• The development and continuous
    improvement of a curriculum aligned to the Common Core
    . This curriculum would
    incorporate the best available resources—from textbooks, online
    learning materials, etc.—into a coherent scope and
    sequences for every major subject in grades K-12.
  • The creation and management of
    a robust instructional support system
    . Such a system would incorporate curricular materials,
    lesson plans, videos of master teachers, interim assessments, social tools for
    professional interaction among teachers, etc. (The “ministry” could very well buy this, rather
    than build it, as several vendors are working on this sort of solution.) The
    ministry would have personnel on staff to facilitate conversations among
    teachers, answer questions, identify promising practices, load “master videos,” and otherwise ensure that a
    true professional community develops online that stays focused on effective
    classroom practice.
  • The development and continuous
    improvement of
    standard
    operating procedures.
    What are the best approaches to classroom management? How
    to build a strong school culture focused on achievement? What goes into an
    effective Response to Intervention system? What are the best ways to serve students with
    certain disabilities? What staffing models are most cost-effective? What do
    strong programs for English language learners look like? In elementary school,
    how often should students take “specials” (art, music, P.E., library, etc.)? What do model student
    schedules look like in middle school and high school?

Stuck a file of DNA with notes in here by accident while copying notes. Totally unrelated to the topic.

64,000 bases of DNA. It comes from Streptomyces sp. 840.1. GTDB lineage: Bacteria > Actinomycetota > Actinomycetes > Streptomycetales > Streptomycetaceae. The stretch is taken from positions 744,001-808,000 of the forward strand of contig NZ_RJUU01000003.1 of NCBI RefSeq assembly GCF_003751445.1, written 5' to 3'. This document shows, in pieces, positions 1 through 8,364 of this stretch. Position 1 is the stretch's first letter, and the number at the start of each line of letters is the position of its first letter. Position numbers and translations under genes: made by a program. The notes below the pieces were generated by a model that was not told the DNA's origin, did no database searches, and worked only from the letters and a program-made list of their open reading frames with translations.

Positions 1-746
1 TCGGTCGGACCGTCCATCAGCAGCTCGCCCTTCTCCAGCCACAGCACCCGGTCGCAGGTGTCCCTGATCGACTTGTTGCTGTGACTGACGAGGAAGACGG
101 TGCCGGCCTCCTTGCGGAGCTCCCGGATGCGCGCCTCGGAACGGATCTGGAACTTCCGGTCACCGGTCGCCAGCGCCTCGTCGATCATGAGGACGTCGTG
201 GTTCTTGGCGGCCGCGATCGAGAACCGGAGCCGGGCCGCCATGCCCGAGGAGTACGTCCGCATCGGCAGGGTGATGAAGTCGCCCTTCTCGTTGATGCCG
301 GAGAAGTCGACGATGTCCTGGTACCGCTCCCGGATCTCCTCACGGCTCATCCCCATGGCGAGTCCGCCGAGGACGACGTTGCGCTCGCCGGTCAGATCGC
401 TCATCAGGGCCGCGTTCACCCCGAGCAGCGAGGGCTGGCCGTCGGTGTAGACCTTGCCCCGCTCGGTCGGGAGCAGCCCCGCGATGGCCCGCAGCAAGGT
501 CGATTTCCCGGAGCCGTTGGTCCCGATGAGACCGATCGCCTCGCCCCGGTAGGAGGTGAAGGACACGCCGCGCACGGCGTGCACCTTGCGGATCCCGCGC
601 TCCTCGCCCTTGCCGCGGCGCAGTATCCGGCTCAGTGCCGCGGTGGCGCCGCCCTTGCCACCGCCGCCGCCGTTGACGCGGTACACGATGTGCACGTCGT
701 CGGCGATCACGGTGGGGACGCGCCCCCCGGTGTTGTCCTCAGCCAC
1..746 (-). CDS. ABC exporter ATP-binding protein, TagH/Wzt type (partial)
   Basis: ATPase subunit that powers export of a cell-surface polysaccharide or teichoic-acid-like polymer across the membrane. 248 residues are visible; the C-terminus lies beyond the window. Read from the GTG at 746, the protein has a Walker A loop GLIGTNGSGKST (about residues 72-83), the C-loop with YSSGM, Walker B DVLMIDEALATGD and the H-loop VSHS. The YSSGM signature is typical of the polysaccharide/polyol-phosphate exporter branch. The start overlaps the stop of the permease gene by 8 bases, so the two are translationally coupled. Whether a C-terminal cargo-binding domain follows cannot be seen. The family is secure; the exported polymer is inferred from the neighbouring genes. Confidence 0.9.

• The development of a virtual
    HR office.

    This office would publish guidelines on best practices around teacher and
    administrator recruitment and selection (including offering screening tools,
    examinations, etc. for schools to use); model collective bargaining agreements;
    model teacher evaluation forms (and ancillary materials); and training for
    school leaders in inducting, managing, and, when necessary, terminating staff,
    among other topics.
  • The creation of a robust
    research and development function
    . This R&D capacity would be essential to ground as
    many decisions as possible in sound research, as well as feedback from
    on-the-ground educators throughout the network. It would stay busy (via staff
    or contractors) answering practical questions. Which parts of the national
    curriculum are working well and which aren’t, and why? Which
    instructional strategies are leading to strong achievement growth, and deserve
    to be highlighted in the instructional support system? How should the “standard operating procedures”